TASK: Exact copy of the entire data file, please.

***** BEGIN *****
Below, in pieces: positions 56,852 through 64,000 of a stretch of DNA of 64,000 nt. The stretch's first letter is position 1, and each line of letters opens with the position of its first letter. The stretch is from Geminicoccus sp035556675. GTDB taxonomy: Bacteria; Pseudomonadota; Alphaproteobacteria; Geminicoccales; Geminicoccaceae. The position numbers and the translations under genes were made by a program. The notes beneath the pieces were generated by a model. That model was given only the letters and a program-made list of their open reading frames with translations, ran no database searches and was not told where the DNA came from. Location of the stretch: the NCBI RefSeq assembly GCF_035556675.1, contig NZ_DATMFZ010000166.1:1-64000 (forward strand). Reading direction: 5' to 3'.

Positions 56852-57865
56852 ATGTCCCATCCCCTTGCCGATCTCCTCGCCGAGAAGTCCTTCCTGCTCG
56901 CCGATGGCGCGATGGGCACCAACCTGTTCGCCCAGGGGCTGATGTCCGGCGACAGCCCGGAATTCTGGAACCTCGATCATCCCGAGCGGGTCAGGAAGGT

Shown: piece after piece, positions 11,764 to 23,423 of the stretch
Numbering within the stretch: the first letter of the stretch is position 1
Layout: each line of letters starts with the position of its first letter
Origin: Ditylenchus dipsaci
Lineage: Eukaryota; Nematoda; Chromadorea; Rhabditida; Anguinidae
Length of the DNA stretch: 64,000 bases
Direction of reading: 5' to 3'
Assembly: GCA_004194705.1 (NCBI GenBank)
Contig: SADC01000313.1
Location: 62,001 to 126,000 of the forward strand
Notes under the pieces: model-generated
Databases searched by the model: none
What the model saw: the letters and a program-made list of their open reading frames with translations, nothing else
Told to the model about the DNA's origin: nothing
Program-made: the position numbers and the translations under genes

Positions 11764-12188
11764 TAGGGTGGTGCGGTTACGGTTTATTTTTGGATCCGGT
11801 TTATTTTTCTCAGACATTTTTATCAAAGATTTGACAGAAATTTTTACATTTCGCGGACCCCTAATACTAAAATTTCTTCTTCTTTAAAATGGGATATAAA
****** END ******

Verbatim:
Below, in pieces: positions 56,852 through 64,000 of a stretch of DNA of 64,000 nt. The stretch's first letter is position 1, and each line of letters opens with the position of its first letter. The stretch is from Geminicoccus sp035556675. GTDB taxonomy: Bacteria; Pseudomonadota; Alphaproteobacteria; Geminicoccales; Geminicoccaceae. The position numbers and the translations under genes were made by a program. The notes beneath the pieces were generated by a model. That model was given only the letters and a program-made list of their open reading frames with translations, ran no database searches and was not told where the DNA came from. Location of the stretch: the NCBI RefSeq assembly GCF_035556675.1, contig NZ_DATMFZ010000166.1:1-64000 (forward strand). Reading direction: 5' to 3'.

Positions 56852-57865
56852 ATGTCCCATCCCCTTGCCGATCTCCTCGCCGAGAAGTCCTTCCTGCTCG
56901 CCGATGGCGCGATGGGCACCAACCTGTTCGCCCAGGGGCTGATGTCCGGCGACAGCCCGGAATTCTGGAACCTCGATCATCCCGAGCGGGTCAGGAAGGT

Shown: piece after piece, positions 11,764 to 23,423 of the stretch
Numbering within the stretch: the first letter of the stretch is position 1
Layout: each line of letters starts with the position of its first letter
Origin: Ditylenchus dipsaci
Lineage: Eukaryota; Nematoda; Chromadorea; Rhabditida; Anguinidae
Length of the DNA stretch: 64,000 bases
Direction of reading: 5' to 3'
Assembly: GCA_004194705.1 (NCBI GenBank)
Contig: SADC01000313.1
Location: 62,001 to 126,000 of the forward strand
Notes under the pieces: model-generated
Databases searched by the model: none
What the model saw: the letters and a program-made list of their open reading frames with translations, nothing else
Told to the model about the DNA's origin: nothing
Program-made: the position numbers and the translations under genes

Positions 11764-12188
11764 TAGGGTGGTGCGGTTACGGTTTATTTTTGGATCCGGT
11801 TTATTTTTCTCAGACATTTTTATCAAAGATTTGACAGAAATTTTTACATTTCGCGGACCCCTAATACTAAAATTTCTTCTTCTTTAAAATGGGATATAAA